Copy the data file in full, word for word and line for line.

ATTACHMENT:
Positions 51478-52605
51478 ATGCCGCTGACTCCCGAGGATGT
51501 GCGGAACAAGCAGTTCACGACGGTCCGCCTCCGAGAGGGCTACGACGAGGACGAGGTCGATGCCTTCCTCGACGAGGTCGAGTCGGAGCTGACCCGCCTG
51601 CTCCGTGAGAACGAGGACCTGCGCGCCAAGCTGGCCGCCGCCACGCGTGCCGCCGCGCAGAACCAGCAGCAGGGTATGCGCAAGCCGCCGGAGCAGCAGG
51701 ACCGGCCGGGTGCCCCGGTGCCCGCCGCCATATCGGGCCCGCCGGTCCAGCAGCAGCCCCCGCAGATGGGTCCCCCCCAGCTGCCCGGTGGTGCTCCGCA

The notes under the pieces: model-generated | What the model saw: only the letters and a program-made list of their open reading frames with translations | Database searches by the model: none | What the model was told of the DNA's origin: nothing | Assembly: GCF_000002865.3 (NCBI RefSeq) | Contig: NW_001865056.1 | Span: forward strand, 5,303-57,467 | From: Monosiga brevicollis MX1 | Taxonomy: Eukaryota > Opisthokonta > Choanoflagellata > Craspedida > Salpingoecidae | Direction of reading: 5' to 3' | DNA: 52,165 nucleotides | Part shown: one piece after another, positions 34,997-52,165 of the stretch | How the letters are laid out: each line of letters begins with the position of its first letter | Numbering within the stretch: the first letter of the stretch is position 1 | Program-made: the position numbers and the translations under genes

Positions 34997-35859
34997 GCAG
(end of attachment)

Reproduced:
Positions 51478-52605
51478 ATGCCGCTGACTCCCGAGGATGT
51501 GCGGAACAAGCAGTTCACGACGGTCCGCCTCCGAGAGGGCTACGACGAGGACGAGGTCGATGCCTTCCTCGACGAGGTCGAGTCGGAGCTGACCCGCCTG
51601 CTCCGTGAGAACGAGGACCTGCGCGCCAAGCTGGCCGCCGCCACGCGTGCCGCCGCGCAGAACCAGCAGCAGGGTATGCGCAAGCCGCCGGAGCAGCAGG
51701 ACCGGCCGGGTGCCCCGGTGCCCGCCGCCATATCGGGCCCGCCGGTCCAGCAGCAGCCCCCGCAGATGGGTCCCCCCCAGCTGCCCGGTGGTGCTCCGCA

The notes under the pieces: model-generated | What the model saw: only the letters and a program-made list of their open reading frames with translations | Database searches by the model: none | What the model was told of the DNA's origin: nothing | Assembly: GCF_000002865.3 (NCBI RefSeq) | Contig: NW_001865056.1 | Span: forward strand, 5,303-57,467 | From: Monosiga brevicollis MX1 | Taxonomy: Eukaryota > Opisthokonta > Choanoflagellata > Craspedida > Salpingoecidae | Direction of reading: 5' to 3' | DNA: 52,165 nucleotides | Part shown: one piece after another, positions 34,997-52,165 of the stretch | How the letters are laid out: each line of letters begins with the position of its first letter | Numbering within the stretch: the first letter of the stretch is position 1 | Program-made: the position numbers and the translations under genes

Positions 34997-35859
34997 GCAG